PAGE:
“Love Always, Patsy: Letters From the Jewelry Box,” a new exhibit that opened at the Country Music Hall of Fame on Monday, June 12, is among several events honoring the life and music of Patsy Cline that are shaping the coming season as the “Summer of Patsy.” The exhibit, sponsored by 650 WSM and MCA Records/Nashville, will remain open through February 2001.
“Almost four decades after her death on March 5, 1963, Patsy Cline continues to capture the imagination and affection of growing numbers of new fans,” said Hall of Fame Marketing Manager Keith Wright, who serves as guest curator for the exhibit. “She is an enduring popular music icon who ranks with Elvis Presley as one of the most beloved singers in history. I believe this exhibit will provide real insight into Patsy, not just as a rising star, but as a wife, mother, sister, and girlfriend,” he said. “This is the lonely, tender and caring Patsy, a side of her common to women around the globe.”
As evidenced by the fact that she was the first female solo artist to be inducted into the Country Music Hall of Fame in 1973, Cline was a woman who succeeded in a man’s world at a time when there was little societal support for such ambition, particularly for a married woman with children.
Her tough, brassy, bawdy persona is the one with which most fans are more familiar, but the new Country Music Hall of Fame exhibit will use Cline’s own words to present the real woman behind the goldmine of myth.
At the heart of the exhibit are 10 original letters handwritten by Cline and addressed to Treva Miller Steinbicker, an appreciative early fan who first contacted Cline to inquire about establishing a fan club for her in 1955.
Cline accepted the honor. Over a period of four years the two young women corresponded regularly and became close friends and confidantes. The letters document the period in Cline’s life just after she made her first recording, with Owen Bradley as producer, for Four Star Records, and before she signed with Decca Records and exploded internationally as a leading exponent of the Nashville Sound with hits like “I Fall to Pieces” and “Crazy.”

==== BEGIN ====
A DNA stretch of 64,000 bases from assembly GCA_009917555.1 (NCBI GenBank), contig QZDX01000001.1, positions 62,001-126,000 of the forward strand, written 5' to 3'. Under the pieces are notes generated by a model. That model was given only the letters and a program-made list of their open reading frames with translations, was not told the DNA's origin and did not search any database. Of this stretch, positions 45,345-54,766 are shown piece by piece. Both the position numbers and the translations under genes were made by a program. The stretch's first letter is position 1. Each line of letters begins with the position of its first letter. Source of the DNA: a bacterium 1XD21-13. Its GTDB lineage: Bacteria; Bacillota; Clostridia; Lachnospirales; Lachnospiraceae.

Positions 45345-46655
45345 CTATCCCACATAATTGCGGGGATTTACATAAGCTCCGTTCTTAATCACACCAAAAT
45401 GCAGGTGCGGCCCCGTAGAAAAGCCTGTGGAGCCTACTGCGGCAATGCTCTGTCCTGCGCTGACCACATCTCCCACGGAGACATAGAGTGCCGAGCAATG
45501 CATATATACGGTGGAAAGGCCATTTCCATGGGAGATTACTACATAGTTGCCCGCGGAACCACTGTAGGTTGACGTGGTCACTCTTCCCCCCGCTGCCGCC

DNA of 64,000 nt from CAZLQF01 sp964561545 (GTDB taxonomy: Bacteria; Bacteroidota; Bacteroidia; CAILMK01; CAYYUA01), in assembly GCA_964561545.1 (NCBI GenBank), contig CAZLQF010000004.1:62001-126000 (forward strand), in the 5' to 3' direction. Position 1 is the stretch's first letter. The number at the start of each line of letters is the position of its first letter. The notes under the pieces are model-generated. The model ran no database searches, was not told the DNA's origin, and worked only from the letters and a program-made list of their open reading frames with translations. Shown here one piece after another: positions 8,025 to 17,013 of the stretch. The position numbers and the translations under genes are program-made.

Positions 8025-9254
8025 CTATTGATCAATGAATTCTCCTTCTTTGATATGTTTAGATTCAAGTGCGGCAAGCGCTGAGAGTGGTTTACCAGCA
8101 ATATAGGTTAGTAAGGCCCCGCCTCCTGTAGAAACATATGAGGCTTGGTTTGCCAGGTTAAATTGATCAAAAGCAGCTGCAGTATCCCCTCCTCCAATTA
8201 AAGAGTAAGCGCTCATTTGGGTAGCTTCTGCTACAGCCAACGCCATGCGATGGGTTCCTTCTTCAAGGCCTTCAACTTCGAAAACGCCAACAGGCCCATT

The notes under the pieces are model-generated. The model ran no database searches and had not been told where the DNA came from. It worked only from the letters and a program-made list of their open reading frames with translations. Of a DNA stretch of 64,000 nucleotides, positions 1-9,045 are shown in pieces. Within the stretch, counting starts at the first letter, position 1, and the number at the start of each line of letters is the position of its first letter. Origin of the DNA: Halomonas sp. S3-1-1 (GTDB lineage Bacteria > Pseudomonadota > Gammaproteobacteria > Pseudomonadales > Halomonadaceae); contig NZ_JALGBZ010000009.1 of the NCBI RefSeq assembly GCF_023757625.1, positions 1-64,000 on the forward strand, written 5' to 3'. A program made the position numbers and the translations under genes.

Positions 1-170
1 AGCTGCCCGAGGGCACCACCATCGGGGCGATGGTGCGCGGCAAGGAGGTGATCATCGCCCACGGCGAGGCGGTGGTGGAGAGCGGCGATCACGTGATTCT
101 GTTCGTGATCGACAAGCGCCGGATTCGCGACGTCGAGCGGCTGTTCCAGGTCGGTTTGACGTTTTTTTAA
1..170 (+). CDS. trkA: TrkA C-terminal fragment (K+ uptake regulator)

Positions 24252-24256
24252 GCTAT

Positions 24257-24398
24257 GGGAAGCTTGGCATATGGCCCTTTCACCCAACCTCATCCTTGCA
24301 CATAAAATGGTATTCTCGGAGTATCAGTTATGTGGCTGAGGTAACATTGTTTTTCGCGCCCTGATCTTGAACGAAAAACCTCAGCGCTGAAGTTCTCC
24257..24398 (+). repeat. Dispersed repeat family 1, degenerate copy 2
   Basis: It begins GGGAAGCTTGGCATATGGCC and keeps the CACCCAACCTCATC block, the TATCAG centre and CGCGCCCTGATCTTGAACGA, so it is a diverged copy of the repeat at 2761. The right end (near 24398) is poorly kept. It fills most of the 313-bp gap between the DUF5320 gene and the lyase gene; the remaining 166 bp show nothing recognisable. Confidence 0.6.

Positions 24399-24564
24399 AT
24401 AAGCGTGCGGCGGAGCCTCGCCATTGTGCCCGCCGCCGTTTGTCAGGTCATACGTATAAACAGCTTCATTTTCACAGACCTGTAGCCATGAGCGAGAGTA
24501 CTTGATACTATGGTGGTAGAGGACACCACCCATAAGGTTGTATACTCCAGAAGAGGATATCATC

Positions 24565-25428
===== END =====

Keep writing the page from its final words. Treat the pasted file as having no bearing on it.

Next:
In Cline’s words to Steinbicker, one can find the traditional values, indefatigable determination, and “everyday housewife” struggles that fueled Cline’s musical luminescence and, 40 years later, provide a self-portrait of one of the 20th Century’s most remarkable women.
From the boards of prestigious theaters to the ironing board at home, the letters chronicle a burgeoning career and its impact on her first marriage, the stress and loneliness of touring and the excitement of personal appearances, financial hardships and her devotion to her mother and siblings, the tedium of laundry and housework between gigs, the joyous birth of her daughter and her feelings about the man who became the love of her life.
Evidenced by Cline’s interest in the events of Steinbicker’s life, it is also clear that the two women were mutual friends, and that Cline felt both affection and appreciation for her young supporter.